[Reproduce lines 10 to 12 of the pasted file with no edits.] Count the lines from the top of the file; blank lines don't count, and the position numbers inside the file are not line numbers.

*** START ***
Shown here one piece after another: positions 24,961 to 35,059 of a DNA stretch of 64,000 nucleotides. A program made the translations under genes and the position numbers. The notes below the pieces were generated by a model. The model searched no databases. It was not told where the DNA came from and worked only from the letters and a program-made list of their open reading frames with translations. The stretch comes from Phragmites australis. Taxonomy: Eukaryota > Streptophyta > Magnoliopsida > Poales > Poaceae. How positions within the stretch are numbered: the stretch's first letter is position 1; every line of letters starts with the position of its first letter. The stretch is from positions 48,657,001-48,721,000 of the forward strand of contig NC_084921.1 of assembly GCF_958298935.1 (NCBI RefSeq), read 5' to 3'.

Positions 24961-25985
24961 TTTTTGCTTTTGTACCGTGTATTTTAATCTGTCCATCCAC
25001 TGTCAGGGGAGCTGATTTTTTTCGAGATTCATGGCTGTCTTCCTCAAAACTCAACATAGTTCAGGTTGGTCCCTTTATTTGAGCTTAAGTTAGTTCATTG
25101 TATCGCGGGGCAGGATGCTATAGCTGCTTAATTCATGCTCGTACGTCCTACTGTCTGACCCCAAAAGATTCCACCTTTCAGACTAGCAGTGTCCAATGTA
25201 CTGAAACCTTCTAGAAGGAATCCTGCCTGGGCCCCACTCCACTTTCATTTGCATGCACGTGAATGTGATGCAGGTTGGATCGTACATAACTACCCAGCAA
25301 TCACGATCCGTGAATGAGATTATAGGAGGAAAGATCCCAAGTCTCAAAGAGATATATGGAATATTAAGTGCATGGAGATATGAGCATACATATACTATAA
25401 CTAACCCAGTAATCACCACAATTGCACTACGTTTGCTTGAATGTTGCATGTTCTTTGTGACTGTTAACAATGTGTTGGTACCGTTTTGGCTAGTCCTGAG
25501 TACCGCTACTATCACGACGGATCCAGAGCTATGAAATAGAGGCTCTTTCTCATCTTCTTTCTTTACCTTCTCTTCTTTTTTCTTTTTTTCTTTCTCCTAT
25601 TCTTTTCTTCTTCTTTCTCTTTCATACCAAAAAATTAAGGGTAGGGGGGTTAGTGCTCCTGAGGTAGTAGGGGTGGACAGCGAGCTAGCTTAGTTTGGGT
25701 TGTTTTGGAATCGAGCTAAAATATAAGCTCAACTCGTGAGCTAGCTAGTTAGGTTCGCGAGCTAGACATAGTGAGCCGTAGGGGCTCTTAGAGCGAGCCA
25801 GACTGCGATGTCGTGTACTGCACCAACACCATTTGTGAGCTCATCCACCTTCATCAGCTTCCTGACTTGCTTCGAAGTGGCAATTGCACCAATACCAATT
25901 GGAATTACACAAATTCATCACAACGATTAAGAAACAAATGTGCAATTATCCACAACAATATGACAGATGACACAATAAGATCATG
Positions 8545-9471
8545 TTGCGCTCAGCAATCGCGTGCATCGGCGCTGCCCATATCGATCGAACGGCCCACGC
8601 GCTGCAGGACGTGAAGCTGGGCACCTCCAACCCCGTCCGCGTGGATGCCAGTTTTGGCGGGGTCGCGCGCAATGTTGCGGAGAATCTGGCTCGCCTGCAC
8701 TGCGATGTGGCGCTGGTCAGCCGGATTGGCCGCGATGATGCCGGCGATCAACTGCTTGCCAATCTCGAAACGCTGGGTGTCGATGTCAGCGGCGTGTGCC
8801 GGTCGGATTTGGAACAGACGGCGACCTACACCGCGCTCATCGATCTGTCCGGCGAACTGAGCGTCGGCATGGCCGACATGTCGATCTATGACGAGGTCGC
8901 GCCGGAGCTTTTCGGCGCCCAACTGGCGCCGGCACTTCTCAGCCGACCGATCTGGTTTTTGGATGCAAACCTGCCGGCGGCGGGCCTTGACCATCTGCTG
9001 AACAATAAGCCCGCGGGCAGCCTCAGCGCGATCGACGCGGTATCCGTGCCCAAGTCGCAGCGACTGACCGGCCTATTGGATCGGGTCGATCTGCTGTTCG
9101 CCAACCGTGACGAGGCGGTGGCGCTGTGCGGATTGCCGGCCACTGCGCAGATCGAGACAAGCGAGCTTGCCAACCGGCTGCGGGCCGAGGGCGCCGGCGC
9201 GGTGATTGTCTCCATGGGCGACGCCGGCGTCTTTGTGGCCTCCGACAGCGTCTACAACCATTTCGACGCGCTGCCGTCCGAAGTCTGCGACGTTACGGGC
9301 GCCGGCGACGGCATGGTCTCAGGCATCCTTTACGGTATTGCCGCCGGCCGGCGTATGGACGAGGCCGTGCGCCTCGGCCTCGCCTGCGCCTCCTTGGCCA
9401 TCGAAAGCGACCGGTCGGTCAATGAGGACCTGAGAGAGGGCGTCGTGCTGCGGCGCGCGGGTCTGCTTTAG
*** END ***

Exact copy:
25601 TCTTTTCTTCTTCTTTCTCTTTCATACCAAAAAATTAAGGGTAGGGGGGTTAGTGCTCCTGAGGTAGTAGGGGTGGACAGCGAGCTAGCTTAGTTTGGGT
25701 TGTTTTGGAATCGAGCTAAAATATAAGCTCAACTCGTGAGCTAGCTAGTTAGGTTCGCGAGCTAGACATAGTGAGCCGTAGGGGCTCTTAGAGCGAGCCA
25801 GACTGCGATGTCGTGTACTGCACCAACACCATTTGTGAGCTCATCCACCTTCATCAGCTTCCTGACTTGCTTCGAAGTGGCAATTGCACCAATACCAATT